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  • The Kentucky Review

    Volume 4 | Number 2 Article 4

    Winter 1983

    Eudora Welty: Listening to "Powerhouse" Thomas H. Getz Pennsylvania State University, York Campus

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    Recommended Citation Getz, Thomas H. (1983) "Eudora Welty: Listening to "Powerhouse"," The Kentucky Review: Vol. 4 : No. 2 , Article 4. Available at:

  • Eudora Welty: Listening to "Powerhouse"

    Thomas H. Getz

    We experience music as a pattern of movement, as a gesture.

    -Roger Sessions, Questions about Music

    African drumming was originally a form of sign language. If we grasp the significance of this single idea, it is easy to understand that all art, but improvised jazz particularly, is a way of moving, a way of listening. If we have actually performed music, painted pictures, written stories, we are not likely to think of the results of our work as finished products or static artifacts . If our own activity-physical and mental-has been energetic, muscular, gestural, then even when attending to someone else's work, we remember, at least with our bodies, the physical qualities of production.

    One of the most important aspects of a Eudora Welty story, as well as a performance of jazz, is the movement of the characters, the musicians . Welty gives us a slow walk down a path, a dive to the bottom of a river, breath turned visible in frozen air, a movement of butterflies . The jazz musician presents a gesture of shoulders or torso, a bending of knees, fingers rippling over strings, a forehead creasing. In each, the body releases a spoken or played sound; along with a voice or instrument, the body physically performs feeling . Explicitly, in her early story "Powerhouse," 1 and implicitly, in most of her short stories, Welty presents the interaction of body and mind, the imaginative interaction-in performance-of physical movement and idea or feeling. As a performing artist, she knows that mere mental concentration squeezes the life out of bodily response. A pianist, for example, doesn't learn to play by scrutinizing his hands . The hands-the embodied mind-learn to play. Powerhouse plays with his whole body:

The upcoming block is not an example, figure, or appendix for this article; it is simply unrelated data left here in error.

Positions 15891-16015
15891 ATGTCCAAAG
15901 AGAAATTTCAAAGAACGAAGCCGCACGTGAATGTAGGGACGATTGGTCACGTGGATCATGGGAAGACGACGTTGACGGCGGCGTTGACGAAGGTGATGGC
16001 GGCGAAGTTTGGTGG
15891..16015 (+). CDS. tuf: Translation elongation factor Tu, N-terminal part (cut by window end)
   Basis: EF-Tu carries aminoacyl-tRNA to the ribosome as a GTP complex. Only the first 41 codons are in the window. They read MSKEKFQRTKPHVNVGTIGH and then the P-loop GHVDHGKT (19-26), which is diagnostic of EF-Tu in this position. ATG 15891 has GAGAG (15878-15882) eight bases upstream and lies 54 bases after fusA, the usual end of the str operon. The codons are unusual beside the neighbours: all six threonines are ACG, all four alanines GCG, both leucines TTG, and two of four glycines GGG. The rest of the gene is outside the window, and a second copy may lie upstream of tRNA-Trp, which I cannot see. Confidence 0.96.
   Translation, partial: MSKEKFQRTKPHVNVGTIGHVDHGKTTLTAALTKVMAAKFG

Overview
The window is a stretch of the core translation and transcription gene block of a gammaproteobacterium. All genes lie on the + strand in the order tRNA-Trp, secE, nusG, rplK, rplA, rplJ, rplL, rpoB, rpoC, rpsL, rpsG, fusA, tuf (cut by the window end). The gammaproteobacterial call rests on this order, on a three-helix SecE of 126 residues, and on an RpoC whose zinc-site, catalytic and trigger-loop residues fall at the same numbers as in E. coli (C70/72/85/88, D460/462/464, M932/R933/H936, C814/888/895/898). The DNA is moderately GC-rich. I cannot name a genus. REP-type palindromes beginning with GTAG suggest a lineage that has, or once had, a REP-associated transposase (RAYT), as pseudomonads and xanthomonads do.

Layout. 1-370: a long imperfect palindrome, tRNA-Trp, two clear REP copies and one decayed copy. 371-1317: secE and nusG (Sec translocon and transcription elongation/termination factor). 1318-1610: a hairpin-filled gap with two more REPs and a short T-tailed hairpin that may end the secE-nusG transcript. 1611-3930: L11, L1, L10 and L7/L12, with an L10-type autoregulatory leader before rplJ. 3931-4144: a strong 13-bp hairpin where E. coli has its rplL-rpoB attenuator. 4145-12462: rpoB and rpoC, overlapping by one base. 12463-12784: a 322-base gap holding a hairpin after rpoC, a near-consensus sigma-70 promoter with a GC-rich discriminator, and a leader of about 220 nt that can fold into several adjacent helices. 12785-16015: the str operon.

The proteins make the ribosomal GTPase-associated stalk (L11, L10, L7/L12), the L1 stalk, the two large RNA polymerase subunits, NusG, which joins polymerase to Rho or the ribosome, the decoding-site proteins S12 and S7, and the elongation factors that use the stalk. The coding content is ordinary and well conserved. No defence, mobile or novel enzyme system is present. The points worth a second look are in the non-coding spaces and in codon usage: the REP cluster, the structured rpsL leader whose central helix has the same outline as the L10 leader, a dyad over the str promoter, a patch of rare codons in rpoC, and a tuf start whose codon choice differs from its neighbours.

When Powerhouse first came back from intermission, no doubt full of beer, they said, he got the band tuned up again in his own way. He didn't strike the piano keys for pitch-he


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    simply opened his mouth and gave falsetto howls-in A, D and so on-they tuned by him . Then he took hold of the piano, as if he saw it for the first time in his life, and tested it for strength, hit it down in the bass, played an octave with his elbow, lifted the top, looked inside, and leaned against it with all his might. He sat down and played it for a few minutes with outrageous force and got it under his power-a bass deep and coarse as a sea net-then produced something glimmering and fragile, and smiled. (pp. 140-41)

    The quality and character of Powerhouse's musical activity, as created by Welty's verbal activity, constitutes the essence of the story. Welty's language expresses her act of listening to Powerhouse and is also her performance of his music-a translation of his medium into hers . "Powerhouse" suggests an important quality of all of Welty's work: it is dense with gesture. In it art is recognized as a form of human action, and also a form of social interaction. It is best thought of as the performance of the interaction between speaker and listener, in a community or within oneself.